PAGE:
More austerity to shift the green levies burden away from energy firms (who, if they had any decency, would absorb these rather than pass them on to consumers) and onto us.

Even then, this green levies shift only accounts for £40 to £47 of the £50 reduction promised. So where does the rest come from?

"In addition, electricity distribution network companies are willing to take voluntary action to reduce network costs in 2014-15," says the Autumn Statement document.

"This will allow a further one-off reduction of an average of around £5 on electricity bills, which energy suppliers will also be able to pass on to their customers."

Firstly, how generous of the electricity distribution network firms to voluntarily reduce costs. Why aren't they doing this anyway? Why does it take pressure from government over their inefficiency, which is ultimately a burden on household finances? It gets worse.

"All of the major energy suppliers have confirmed on the basis of the proposals that they would pass the benefits of this package to their customers," says the document.

"However, the reduction in individual household bills will depend on the energy supplier. Some companies have not yet announced price rises for 2014, or have limited increases until the government's review of green levies has concluded. Others have announced price rises and have indicated that they would reduce their customers' bills as a result of these changes."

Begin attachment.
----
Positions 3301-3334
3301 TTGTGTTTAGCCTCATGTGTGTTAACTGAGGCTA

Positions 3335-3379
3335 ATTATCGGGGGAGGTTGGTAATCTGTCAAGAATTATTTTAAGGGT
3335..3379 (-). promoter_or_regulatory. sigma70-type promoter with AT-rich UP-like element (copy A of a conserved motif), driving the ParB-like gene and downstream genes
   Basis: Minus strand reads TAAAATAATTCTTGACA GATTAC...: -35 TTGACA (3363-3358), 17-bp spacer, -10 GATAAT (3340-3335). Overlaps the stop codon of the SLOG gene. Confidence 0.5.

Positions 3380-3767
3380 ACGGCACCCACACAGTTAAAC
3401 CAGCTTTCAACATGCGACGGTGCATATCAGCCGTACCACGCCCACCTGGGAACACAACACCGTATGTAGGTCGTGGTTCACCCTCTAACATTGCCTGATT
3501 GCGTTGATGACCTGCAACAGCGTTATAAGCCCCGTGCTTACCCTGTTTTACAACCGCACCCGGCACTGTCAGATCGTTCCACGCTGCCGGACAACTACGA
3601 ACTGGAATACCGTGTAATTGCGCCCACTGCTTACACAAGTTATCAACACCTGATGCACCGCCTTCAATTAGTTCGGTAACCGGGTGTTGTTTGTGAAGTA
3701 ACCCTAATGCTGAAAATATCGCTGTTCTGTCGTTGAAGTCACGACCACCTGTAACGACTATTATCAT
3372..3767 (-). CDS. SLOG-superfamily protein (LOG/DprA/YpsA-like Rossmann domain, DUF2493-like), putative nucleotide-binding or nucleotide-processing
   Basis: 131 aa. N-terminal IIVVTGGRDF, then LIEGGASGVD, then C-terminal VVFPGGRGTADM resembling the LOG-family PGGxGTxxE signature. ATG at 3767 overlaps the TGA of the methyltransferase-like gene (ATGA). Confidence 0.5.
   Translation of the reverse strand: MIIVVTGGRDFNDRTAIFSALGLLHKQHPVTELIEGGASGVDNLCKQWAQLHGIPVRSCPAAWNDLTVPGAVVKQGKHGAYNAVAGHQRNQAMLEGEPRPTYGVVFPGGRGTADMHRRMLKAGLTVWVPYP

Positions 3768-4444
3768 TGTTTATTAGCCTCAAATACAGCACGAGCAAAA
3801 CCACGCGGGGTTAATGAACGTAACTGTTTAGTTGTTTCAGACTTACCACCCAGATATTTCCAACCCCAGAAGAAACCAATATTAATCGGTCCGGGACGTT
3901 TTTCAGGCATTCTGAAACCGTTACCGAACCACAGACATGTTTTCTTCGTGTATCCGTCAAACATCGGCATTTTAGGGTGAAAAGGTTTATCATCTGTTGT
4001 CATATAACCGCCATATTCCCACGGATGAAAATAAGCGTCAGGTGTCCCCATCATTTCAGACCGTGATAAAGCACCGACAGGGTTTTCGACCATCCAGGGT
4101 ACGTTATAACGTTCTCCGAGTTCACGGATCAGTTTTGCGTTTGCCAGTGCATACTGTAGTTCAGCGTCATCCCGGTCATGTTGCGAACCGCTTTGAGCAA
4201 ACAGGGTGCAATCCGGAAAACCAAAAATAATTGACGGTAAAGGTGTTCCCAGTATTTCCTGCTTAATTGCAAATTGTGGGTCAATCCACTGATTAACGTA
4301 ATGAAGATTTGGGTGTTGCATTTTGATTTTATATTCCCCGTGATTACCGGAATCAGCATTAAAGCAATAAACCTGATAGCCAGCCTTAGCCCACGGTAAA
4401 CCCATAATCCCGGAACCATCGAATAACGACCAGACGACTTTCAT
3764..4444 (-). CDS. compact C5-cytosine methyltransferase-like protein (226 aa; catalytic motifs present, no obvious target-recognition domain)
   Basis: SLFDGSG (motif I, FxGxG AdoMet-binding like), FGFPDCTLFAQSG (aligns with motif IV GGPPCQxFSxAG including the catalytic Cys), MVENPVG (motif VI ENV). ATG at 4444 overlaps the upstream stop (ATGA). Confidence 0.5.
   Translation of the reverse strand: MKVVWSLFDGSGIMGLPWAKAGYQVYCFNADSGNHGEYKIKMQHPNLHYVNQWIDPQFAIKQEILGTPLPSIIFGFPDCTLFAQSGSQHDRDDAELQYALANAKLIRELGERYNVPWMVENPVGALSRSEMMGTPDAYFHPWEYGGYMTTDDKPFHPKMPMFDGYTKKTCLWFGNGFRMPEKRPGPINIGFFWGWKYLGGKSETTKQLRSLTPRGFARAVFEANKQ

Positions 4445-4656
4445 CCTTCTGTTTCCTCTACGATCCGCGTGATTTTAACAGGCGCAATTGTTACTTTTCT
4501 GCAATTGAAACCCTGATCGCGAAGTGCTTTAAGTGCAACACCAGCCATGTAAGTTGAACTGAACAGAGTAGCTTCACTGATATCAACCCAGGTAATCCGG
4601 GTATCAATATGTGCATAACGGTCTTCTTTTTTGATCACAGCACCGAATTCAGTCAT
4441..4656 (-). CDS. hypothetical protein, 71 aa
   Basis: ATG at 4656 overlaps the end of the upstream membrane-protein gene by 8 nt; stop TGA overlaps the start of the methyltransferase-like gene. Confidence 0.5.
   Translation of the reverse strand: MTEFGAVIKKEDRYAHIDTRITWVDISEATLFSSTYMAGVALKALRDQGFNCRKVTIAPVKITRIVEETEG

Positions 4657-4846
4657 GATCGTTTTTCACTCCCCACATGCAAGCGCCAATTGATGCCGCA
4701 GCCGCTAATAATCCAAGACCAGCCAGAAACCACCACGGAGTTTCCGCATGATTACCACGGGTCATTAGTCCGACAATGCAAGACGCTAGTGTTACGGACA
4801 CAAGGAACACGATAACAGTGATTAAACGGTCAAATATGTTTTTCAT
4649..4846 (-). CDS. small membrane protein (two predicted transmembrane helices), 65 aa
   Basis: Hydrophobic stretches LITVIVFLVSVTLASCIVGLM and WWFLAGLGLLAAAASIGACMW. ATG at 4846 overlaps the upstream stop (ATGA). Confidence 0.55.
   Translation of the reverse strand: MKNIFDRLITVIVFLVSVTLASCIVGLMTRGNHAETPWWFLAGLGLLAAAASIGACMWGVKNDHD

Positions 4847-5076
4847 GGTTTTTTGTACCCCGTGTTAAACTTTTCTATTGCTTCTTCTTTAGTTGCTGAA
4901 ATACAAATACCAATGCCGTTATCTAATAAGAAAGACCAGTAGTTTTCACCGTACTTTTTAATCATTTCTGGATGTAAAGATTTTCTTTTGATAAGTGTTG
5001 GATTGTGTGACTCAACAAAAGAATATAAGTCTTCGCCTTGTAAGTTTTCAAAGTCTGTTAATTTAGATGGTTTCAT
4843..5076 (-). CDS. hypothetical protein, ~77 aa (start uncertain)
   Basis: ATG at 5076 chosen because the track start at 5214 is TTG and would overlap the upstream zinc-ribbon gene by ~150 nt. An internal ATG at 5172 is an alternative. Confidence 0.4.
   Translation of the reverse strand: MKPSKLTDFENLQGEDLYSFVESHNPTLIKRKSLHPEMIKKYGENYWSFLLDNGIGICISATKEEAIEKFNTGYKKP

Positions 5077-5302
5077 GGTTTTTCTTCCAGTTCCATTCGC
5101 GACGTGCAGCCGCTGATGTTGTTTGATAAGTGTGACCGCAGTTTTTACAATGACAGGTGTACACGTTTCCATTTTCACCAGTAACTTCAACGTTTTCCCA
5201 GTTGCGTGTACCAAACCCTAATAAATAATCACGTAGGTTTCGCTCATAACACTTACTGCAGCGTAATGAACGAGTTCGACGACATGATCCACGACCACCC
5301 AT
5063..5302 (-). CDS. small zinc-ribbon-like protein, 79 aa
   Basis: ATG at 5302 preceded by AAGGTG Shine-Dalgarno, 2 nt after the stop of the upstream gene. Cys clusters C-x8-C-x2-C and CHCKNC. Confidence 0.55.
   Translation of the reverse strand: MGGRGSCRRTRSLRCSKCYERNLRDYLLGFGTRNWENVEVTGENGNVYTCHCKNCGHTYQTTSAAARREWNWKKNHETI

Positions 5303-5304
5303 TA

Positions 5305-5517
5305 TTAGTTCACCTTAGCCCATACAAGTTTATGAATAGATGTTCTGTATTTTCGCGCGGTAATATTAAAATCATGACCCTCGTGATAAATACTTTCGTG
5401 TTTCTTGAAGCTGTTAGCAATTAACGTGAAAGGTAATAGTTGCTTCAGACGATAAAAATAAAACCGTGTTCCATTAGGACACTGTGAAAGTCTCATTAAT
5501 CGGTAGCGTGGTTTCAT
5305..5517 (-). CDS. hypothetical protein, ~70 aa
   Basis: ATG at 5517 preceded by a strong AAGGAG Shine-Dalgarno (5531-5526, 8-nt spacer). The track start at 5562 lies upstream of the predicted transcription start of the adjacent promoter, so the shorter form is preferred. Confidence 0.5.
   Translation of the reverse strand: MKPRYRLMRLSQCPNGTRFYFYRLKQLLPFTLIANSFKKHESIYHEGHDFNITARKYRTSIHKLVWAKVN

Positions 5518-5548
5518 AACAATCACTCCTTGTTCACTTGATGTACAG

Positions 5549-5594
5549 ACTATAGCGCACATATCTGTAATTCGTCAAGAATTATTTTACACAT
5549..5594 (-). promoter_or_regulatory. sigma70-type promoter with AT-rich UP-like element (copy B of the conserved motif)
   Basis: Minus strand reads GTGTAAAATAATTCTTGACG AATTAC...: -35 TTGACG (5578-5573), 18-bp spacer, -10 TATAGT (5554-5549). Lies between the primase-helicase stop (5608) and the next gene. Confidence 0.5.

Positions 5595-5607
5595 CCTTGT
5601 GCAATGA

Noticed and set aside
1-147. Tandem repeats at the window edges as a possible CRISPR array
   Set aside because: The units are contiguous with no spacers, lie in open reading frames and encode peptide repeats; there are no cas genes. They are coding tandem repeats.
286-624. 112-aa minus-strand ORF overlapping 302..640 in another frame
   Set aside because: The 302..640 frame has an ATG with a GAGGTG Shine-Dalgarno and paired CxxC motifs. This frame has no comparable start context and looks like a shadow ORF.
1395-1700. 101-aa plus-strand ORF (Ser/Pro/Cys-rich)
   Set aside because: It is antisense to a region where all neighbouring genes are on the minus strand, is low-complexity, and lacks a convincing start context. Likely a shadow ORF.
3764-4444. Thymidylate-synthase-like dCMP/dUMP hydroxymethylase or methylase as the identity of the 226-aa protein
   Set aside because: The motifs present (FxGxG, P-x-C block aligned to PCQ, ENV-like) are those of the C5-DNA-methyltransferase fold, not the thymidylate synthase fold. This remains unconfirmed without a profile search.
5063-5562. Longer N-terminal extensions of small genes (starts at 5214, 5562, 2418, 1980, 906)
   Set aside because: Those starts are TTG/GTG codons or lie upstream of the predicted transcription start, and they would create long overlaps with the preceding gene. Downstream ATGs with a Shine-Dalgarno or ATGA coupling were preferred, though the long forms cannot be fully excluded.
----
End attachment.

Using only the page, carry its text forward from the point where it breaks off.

So we are working on the basis that energy firms, who answer to their shareholders only, can be trusted. This is like leaving an unlocked bike in London beneath a sign that says "UNLOCKED BIKE. PLEASE DO NOT STEAL."

It is a con, a trick, a sham. If energy firms' costs rise - which they almost certainly will - then bills will go up too and there is nothing, short of nationalising the entire industry again, the government can do about that.

Housing

Then there is housing. Compared to many other western countries, particularly in Europe, we have some of the highest housing costs. Rents and mortgages gorge on our incomes. This is a simple problem. We do not have enough homes to meet demand. Therefore we need to build more homes.

Osborne acknowledged this in his statement. And with a flurry of hands he made the problem disappear up his sleeve.

He announced a couple of measures, including £1bn of loans to unblock stalled housing work in places such as Leeds and Manchester, as well as lifting the borrowing cap on local authorities by £300m so they can invest more in building new homes. Councils will also be encouraged to sell high value social housing to pay for cheaper homes elsewhere.

Shelter, the housing charity, calls this package "a piecemeal, underwhelming approach to tackling a problem - built up under successive governments - that is now so big it demands bold, visionary solutions."

It is not enough. We need comprehensive action to boost housing supply. Heavy public investment (borrowing to invest in an asset, such as social housing, that yields returns will boost the economy and reduce the housing benefit bill); tax incentives for builders; an end to NIMBYism in planning laws.

The longer we kick this down the road - and it isn't just Osborne who's guilty of this - the more expensive it will be to solve in the long run. Our rents and mortgages will soar higher and higher. So will the housing benefit bill. We will be squeezed later by Osborne's inaction now.

Then there was Osborne's abolishing of the employer national insurance contribution for under-21s, lauded by many. Except the OBR, which says this is unlikely to result in any new jobs being created as Osborne intends. It is largely pointless.

This Autumn Statement is just another chapter in Osborne's recovery myth. He can keep telling stories until the next general election, but until we all feel it in our pockets, it's no recovery at all.